As people live longer and work longer, learning new skills can become critical for their own careers and for the employers they work for. With technology in the workplace changing things rapidly, what employees learned 15, 10 — or even two years ago — may no longer be relevant. Employees with a longer length of time between their formal education and their current role may not possess the requisite knowledge, skills and abilities required of them today.
Assessing the Training Needs of New and Seasoned Employees
A key decision for businesses faced with both the pros and cons of employees working longer throughout their lifetimes is how, and to what extent, to offer training to ensure that they're keeping up-to-date with massive shifts in business processes, technology and an increasingly competitive global market. On the one hand, ensuring that employees with longevity, and the experience and insights that come with that, continue to have opportunities to learn and grow can offer benefits to both parties. On the other hand, hiring new talent can provide fresh ideas and insight.
Training Seasoned Employees
Lynda Gratton and Andrew Scott, authors of "The 100-Year Life: Living and Working in an Age of Longevity," make the point that "our longer lifespans could either prove to be a gift or curse depending on the decisions governments and business make now," notes Financial Review.
David Miklas, of Miklas Employment Law in Vero Beach, Florida, is a labor and employment law attorney who works with HR directors to help prevent and defend litigation on matters including discrimination and retaliation. He says he often advises employers about age discrimination.
"Employers should absolutely be training their older workers," Miklas says. But some employers may feel it's not worth the investment because these employees may be close to retirement. Miklas points to a CareerBuilder report that indicates that the age 55-plus workforce has grown by 40 percent since 2001.
The benefits of continuing to train this segment of the workforce, he says, includes greater professionalism, stronger work ethic, greater reliability, high engagement and low turnover. "They are, in fact, much more likely to stay around than their millennial colleagues, making the investment in training a wise investment," says Miklas.
A Focus on Business Need
Training of any kind, for any employee segment, should be based on business needs and the evaluation of gaps in knowledge that may exist. Training can be both an expense and an investment. Savvy employers want to err on the side of making wise investments through their training decisions.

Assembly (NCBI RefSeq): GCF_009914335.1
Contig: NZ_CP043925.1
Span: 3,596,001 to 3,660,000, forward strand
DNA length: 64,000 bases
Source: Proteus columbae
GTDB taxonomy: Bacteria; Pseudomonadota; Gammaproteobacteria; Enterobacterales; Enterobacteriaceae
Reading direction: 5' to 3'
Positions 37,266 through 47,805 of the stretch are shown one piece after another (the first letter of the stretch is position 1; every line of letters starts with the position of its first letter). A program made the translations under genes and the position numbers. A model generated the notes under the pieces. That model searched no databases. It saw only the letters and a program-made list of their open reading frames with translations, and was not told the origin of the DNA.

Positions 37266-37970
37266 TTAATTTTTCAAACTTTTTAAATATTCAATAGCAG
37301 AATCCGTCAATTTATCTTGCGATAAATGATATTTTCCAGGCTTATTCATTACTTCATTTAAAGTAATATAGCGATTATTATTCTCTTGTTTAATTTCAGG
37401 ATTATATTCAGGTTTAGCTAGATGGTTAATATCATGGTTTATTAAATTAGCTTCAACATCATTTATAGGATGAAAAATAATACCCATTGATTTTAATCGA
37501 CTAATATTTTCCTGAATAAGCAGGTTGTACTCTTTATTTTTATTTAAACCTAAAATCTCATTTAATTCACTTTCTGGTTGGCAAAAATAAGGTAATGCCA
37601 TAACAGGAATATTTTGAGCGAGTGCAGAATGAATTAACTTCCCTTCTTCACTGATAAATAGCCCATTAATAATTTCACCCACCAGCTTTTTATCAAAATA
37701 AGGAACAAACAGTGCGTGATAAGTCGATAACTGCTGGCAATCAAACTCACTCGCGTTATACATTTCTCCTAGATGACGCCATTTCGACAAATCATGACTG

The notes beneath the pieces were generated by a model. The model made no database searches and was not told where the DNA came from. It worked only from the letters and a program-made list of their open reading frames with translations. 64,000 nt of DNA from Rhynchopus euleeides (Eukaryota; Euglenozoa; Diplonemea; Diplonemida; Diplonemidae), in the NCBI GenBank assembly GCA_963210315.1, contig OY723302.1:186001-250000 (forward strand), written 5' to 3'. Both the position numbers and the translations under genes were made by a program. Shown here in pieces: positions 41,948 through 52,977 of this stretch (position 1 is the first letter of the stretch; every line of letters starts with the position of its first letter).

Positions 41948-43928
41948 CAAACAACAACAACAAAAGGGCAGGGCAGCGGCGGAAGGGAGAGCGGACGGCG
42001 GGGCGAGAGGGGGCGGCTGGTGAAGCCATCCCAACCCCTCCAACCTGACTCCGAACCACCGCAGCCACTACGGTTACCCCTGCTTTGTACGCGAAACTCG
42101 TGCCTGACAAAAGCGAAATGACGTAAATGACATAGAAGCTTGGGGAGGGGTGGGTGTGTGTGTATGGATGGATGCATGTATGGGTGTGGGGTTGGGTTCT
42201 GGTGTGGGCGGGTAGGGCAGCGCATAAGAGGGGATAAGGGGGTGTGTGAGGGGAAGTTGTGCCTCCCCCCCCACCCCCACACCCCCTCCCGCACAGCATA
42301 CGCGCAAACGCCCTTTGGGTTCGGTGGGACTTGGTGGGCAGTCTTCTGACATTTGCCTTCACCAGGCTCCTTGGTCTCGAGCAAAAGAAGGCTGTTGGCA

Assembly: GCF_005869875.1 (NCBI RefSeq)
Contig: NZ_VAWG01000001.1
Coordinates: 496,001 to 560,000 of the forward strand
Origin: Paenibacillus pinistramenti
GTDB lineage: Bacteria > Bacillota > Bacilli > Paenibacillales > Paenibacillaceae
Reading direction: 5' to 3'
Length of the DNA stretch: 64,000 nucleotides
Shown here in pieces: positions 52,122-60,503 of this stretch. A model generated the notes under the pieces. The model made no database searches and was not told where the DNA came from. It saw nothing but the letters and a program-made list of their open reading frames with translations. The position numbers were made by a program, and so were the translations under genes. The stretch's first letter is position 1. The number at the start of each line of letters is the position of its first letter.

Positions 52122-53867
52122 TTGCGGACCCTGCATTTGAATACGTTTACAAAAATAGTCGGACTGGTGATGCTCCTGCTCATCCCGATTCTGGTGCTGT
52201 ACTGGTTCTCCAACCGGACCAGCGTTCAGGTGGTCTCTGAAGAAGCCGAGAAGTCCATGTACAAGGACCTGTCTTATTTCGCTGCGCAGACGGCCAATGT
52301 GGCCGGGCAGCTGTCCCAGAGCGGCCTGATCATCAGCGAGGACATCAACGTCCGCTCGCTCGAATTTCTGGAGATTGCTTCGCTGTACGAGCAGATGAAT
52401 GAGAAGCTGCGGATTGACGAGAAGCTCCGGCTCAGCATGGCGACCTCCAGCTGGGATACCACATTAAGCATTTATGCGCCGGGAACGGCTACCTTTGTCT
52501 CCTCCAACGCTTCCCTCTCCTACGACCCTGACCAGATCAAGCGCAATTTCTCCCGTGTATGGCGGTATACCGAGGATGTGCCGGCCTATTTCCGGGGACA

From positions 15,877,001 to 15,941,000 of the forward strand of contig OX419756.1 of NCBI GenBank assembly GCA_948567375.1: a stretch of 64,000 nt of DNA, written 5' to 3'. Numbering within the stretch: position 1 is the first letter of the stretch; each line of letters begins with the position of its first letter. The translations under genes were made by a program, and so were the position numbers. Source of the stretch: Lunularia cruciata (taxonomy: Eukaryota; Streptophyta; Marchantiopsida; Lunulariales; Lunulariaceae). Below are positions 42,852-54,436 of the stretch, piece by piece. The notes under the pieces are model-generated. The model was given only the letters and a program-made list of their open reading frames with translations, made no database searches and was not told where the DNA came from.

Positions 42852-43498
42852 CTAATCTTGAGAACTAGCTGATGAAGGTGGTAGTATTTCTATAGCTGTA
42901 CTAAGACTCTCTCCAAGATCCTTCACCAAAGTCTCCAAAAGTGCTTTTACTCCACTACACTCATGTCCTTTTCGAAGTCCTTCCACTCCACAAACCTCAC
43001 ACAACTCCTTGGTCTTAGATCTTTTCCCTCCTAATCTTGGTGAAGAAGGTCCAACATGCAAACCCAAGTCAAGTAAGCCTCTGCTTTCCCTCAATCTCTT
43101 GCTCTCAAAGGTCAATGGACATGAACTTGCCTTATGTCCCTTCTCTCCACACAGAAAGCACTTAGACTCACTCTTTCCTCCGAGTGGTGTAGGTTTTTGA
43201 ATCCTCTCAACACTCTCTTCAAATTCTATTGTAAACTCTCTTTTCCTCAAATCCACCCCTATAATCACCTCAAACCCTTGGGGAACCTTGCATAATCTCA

Biren Bandara is the founder of Leader School in Ontario, Canada. He suggests employers and HR leaders consider the following when making decisions about training investments:
- What are the risks of not investing in training?
- Will lack of training mean more time required to handle problems?
- What's the potential of the individual being trained, and are they a good investment?
These considerations are required regardless of the age, tenure or role of the employee. Sound training decisions can help ensure the investment organizations make in training has a positive and measurable impact.
Training as a Process
Harvard Business Review (HBR) notes that while U.S. businesses spend around $160 billion annually on training (globally, this number rises to $356 billion), only one in four senior managers say it was critical to business outcomes. HBR advocates the following six-step approach to talent development:
- Senior leaders define values and an "inspiring strategic direction"
- Senior leaders identify barriers to executing strategy and redesigning roles, responsibilities and relationships to overcome identified barriers
- The organization provides day-to-day coaching and process consultation to help employees excel in the new design
- Training is added where needed
- Metrics for individual and organizational performance are used to monitor success
- Systems for selecting, evaluating, developing and promoting talent are continually monitored and changed as needed
These steps overlap and may take place concurrently, in different areas of the organization and with different groups of employees.
For senior HR leaders and their advisers, it's important to view training as a process, not an event. The days of bringing mass numbers of employees in for an annual training event and expecting that knowledge to stick and, most importantly, to result in improved customer service ratings, are gone.
HR leaders need to take a consistently strategic approach to training decisions and ensure that training moves beyond an event to encompass an aligned approach that involves senior leaders and managers in ongoing coaching, assessment and skill development. These decisions shouldn't be based on age or tenure, but on organizational need. Training, aligned with identified and monitored business outcomes, should be an imperative in this day and age.
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